MJ Hyland has written three novels and I enjoyed all of them, particularly the second (Carry Me Down) and third (This is How). Her stripped-back prose and clever, clever management of points of view I find exciting. In an earlier writing course I did, in 2009, in between meetings every two months we read books and discussed them. It was a great way of hearing about different people’s reading tastes and to polish how we speak about books. Many others of the group found Hyland’s prose too sparse but not me. I love it. Here’s a quotation from Hilary Mantel on Hyland:
When you’ve been reading MJ Hyland, other writers seem to lack integrity.
I saw Hyland on a panel last Friday at the MWF talking with Tony Birch about post-national literature. She has a strong presence and a voice which surprises you at first because it’s so deliciously deep. She is very confident and strong but then occasionally laughs (usually at herself but it seems like a private joke and you’re not in on it) and it’s a bit disarming. I found her charming and intimidating in equal measure.
A couple of things she said on that panel I wrote down, because they resonated:
It [a story with universal themes] could happen anywhere; that’s the kind of fiction that is best, [when] place is irrelevant.
She hates descriptions (shit, I thought, because the next day I had the workshop and my piece that I’d submitted beforehand had description of the worst kind: lyrical and poetic and try-hard).
She LOVES story. ‘The Russians, they got on with it. Flannery O’Connor, the same.’ (Gulp, I don’t really do Big Story. Er.)
She said she’s heard lit agents and publishers say more and more that they care less and less where a writer’s from, their age and gender, because of e-books. People start reading because of work of mouth. [I’ve just noticed this slip of the fingers; I’m leaving it as ‘work of mouth’ because it’s quite fitting though a typo.]
On this national identity thing, Hyland said ‘in London, no one asks you where you’re from. They don’t care, but they do here. The English aren’t having these conversations about post-colonial, post-national literature. They’re over that.’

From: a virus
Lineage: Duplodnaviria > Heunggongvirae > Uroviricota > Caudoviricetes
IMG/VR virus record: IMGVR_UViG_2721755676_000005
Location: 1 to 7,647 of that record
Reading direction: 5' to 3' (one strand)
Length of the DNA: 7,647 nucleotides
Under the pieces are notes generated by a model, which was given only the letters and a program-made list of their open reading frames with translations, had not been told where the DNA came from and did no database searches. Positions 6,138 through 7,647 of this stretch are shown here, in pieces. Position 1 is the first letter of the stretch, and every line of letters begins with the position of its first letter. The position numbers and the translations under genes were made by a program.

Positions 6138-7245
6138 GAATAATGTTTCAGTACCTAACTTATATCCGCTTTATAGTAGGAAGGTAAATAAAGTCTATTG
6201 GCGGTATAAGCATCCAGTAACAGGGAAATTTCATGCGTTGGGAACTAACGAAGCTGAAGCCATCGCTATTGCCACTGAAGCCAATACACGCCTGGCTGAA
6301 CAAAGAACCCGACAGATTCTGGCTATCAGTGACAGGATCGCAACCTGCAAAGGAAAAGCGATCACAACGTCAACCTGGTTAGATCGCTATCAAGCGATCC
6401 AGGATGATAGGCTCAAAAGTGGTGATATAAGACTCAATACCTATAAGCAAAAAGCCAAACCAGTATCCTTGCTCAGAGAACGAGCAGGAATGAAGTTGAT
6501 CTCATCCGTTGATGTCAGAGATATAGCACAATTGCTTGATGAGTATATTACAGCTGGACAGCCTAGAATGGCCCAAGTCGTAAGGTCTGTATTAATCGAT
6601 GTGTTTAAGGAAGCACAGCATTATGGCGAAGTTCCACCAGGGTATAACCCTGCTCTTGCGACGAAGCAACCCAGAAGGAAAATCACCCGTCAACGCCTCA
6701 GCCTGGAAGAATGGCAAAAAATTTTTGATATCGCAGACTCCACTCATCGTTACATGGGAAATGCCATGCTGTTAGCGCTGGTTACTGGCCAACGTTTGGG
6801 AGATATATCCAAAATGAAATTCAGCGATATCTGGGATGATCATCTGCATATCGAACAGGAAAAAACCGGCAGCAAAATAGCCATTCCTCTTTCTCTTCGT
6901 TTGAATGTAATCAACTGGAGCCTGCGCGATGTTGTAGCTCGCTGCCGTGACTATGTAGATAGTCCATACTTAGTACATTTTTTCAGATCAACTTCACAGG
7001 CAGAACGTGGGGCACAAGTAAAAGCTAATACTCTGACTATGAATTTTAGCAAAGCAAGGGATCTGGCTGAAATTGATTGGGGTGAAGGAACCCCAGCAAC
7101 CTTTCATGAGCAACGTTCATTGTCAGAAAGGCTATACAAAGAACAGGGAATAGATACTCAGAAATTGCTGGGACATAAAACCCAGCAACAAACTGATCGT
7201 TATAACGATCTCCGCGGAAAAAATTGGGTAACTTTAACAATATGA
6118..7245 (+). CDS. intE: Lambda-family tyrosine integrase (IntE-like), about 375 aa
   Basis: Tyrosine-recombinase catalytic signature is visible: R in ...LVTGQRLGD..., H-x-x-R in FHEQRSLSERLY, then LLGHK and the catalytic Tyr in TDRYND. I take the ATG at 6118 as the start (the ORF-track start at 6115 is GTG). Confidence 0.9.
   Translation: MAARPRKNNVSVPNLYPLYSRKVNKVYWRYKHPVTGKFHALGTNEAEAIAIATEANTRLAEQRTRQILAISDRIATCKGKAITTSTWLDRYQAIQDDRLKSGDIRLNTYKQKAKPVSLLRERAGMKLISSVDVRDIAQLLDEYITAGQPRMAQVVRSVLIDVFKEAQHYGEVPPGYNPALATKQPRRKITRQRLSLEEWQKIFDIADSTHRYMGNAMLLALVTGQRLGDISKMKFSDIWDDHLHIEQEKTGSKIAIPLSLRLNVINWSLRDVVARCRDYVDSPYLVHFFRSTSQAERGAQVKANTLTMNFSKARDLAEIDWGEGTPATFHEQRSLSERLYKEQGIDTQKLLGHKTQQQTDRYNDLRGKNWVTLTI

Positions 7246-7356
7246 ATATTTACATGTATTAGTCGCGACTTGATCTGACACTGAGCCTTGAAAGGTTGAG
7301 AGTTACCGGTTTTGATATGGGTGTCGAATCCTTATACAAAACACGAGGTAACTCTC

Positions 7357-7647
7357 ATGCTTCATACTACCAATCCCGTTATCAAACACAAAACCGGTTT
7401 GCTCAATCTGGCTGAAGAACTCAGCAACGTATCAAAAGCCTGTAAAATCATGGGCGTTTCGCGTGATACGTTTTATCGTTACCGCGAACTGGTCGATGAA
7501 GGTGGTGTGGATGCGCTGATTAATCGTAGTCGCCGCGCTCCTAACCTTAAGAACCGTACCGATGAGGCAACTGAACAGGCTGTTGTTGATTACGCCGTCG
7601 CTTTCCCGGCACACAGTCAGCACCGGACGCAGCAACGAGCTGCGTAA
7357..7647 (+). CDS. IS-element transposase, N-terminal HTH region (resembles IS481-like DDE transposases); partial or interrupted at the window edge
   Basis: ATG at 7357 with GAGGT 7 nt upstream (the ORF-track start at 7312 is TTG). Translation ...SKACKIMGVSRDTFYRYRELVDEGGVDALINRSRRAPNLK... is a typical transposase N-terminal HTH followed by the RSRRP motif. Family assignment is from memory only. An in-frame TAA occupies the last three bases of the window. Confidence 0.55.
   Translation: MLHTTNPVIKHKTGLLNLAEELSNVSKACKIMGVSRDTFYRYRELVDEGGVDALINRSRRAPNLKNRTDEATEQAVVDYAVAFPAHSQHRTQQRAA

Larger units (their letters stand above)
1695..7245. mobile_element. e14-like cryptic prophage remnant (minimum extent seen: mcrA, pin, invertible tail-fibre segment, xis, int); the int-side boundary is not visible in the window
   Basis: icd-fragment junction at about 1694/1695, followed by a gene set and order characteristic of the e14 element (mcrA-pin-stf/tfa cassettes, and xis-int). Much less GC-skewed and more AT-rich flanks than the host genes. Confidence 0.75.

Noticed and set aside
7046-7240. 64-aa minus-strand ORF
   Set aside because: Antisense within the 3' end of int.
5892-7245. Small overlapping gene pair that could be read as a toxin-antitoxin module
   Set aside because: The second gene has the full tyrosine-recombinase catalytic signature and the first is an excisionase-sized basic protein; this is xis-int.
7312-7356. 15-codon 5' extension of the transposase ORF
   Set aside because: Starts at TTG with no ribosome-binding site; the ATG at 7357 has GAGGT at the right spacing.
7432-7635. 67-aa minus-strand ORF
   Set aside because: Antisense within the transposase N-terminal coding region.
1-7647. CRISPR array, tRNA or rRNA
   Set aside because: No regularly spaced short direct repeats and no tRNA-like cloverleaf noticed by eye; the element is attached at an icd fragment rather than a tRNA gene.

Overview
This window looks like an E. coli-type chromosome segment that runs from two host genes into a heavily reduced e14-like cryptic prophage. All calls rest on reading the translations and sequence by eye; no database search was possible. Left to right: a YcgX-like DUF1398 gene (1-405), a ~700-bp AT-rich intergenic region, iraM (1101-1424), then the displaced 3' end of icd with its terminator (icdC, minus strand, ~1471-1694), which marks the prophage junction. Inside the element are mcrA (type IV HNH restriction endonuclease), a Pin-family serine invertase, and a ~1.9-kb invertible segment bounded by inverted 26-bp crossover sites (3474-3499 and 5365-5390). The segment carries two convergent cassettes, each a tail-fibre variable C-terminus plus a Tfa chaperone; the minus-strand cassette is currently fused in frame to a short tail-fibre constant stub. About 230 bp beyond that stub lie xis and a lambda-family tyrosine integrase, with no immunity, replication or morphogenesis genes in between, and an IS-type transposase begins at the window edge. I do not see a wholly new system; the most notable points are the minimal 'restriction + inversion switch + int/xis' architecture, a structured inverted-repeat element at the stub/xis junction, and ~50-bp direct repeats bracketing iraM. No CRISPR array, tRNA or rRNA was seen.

On uni writing courses (Hyland teaches at Manchester University) she tells her students that the most she can do is ‘speed up’ their ‘apprenticeship’ but that she can’t create talent and the person needs to spend three hours a day at the work. (Later in the workshop she agreed about the ten thousand hours that people need to put in to master something; I’ve heard this before too.)
Less than 1% of writers will earn a living at writing
The Saturday workshop
Earlier this year, or maybe last year, I saw that Hyland had begun running advanced fiction masterclasses, in the UK. This year, with my blessing of increased travel, I’d wondered whether I could justify a trip over to do the masterclass, and I could see some castles and maybe do some rambling walks in the countryside. I’ve never been to Bronte country, or the Lake District. Oh I’d love to go to Ireland, etc etc. I decided no. I couldn’t justify it. Then when I saw the Melbourne Writers Festival program, it was all okay! She was coming to me! (See, that’s how excited I was. Two exclamation marks.)
On the Saturday afternoon, sitting there in one of the Wheeler Centre rooms, I think we were all a little trepidatious. Maria – praise the Lord – DIDN’T do the staid old awkward/boring thing of going around the room where everyone has to introduce themselves. As she said, we only had three hours, and it takes so long to do that sort of beginning. So we got straight into it, and she opened herself to questions from us.
‘Don’t be scared,’ she said.
She could see we all were.
Once we got going, though, it was fine. She answered our questions, about her writing process. We did some work-shopping of each other’s pieces, talked about processes and editing and stuff like that.
It was really good but too too quick and one day I’d really like to do a longer class with her. Fantastic teacher.